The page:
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Black Chamber


Download links and information about Black Chamber by David Toop. This album was released in 2003 and it belongs to Ambient, Electronica, Avant Garde Jazz, Avant Garde Metal, Alternative genres. It contains 13 tracks with total duration of 53:49 minutes.

Artist: David Toop
Release date: 2003
Genre: Ambient, Electronica, Avant Garde Jazz, Avant Garde Metal, Alternative
Tracks: 13
Duration: 53:49
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No. Title Length
1. Soft Cavities 5:48
2. Waxed Skin 5:34
3. Apartment Thunder (eros sacrifice) 3:26
4. Raw Mouth Shape 4:02
5. Silver Birds 2:23
6. Plume, preceded by Far Off Inside 4:00
7. Ll-Faced Doll (aozameta omozashi ni katadorare) 8:35
8. Gored Fig Sacs 1:07
9. Blind Eel Priestess 5:59
10. Poison Incense 3:37
11. The Slapping Gun 5:45
12. Life In the Folds 0:34
13. Black Chamber 2:59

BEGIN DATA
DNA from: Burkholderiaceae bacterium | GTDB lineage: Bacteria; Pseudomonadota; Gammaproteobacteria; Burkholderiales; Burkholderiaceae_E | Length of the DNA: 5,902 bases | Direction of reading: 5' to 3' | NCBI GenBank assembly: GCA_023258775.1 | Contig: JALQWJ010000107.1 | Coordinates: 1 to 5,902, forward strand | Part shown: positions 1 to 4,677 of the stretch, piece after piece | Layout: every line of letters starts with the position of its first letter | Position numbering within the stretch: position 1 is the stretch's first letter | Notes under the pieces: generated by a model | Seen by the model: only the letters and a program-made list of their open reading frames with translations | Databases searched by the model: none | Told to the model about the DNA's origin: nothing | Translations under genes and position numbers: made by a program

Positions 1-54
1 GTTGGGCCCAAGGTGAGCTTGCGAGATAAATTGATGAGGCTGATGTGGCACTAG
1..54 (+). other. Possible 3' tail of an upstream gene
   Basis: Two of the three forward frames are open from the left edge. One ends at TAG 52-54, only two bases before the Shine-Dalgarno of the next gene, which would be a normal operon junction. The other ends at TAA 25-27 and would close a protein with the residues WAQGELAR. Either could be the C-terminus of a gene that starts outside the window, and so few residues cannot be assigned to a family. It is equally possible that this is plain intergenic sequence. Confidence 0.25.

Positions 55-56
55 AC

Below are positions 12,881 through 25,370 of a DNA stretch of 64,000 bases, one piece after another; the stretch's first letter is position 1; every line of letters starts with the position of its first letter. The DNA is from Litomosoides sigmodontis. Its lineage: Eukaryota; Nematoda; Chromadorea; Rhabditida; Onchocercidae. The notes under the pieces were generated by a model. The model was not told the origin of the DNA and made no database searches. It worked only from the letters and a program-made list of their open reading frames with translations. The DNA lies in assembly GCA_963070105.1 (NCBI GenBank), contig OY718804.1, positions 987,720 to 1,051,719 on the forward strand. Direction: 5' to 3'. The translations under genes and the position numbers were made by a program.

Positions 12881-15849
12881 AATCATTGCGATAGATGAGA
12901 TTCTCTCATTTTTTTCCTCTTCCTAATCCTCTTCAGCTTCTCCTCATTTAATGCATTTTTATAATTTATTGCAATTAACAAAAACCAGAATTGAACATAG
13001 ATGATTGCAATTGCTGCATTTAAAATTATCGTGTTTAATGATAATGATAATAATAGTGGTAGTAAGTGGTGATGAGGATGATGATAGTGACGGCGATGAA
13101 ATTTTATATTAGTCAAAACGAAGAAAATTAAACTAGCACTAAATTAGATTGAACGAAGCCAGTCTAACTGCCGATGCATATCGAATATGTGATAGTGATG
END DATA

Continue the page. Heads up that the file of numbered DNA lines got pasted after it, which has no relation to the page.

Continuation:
It is amazing that an artist active since the 1970s can still reach new heights in 2003 without repeating himself. Young experimental electronica and electro-acoustic composers could learn many lessons from David Toop, especially from his Black Chamber. The pacing, the variety in moods and textures, the artistry of the electronic treatments — everything about this album calls for repeated captivated listens. The overall atmosphere is slightly Japanese, starting with a quote on the back of the inlay card: The title refers to the room where the emperor from Kamatsu cooked for himself — to remember how he lived before accessing to the throne. On this album, Toop also keeps ties with the past. Many tracks feature old friends: Paul Burnwell, Bob Cobbing (who together with Toop formed the trio abAna in the '70s), Terry Day, Tom Recchion, Yuhirito Watanabe. The unmistakable soprano sax of Lol Coxhill greets the ear in "Soft Cavities," inviting the listener in. Toop leaves his improvisation untampered, wrapping his electronics around it (Martin Archer uses the same approach in many of his pieces). "The Slapping Gun" ends with the voice of Cobbing slowed down to a crawl, a growl from beyond the grave he would probably be delighted with. "Apartment Thunder" and "Ill-Faced Doll" take the form of cinematic sound collages (including Japanese voices) with erotic overtones. "Black Chamber" concludes the disc in an unexpected way, an electric guitar playing a dreamy (even post-rockish) motif over a thundering bass drum and washes of Mellotron. If each piece works very well on its own ("Poison Incense" and "Plume" standing out as compositional gems), it is their calibrated sequence that gives Black Chamber its strength. This could be the shortest 54 minutes you will listen to in ages. ~ François Couture, Rovi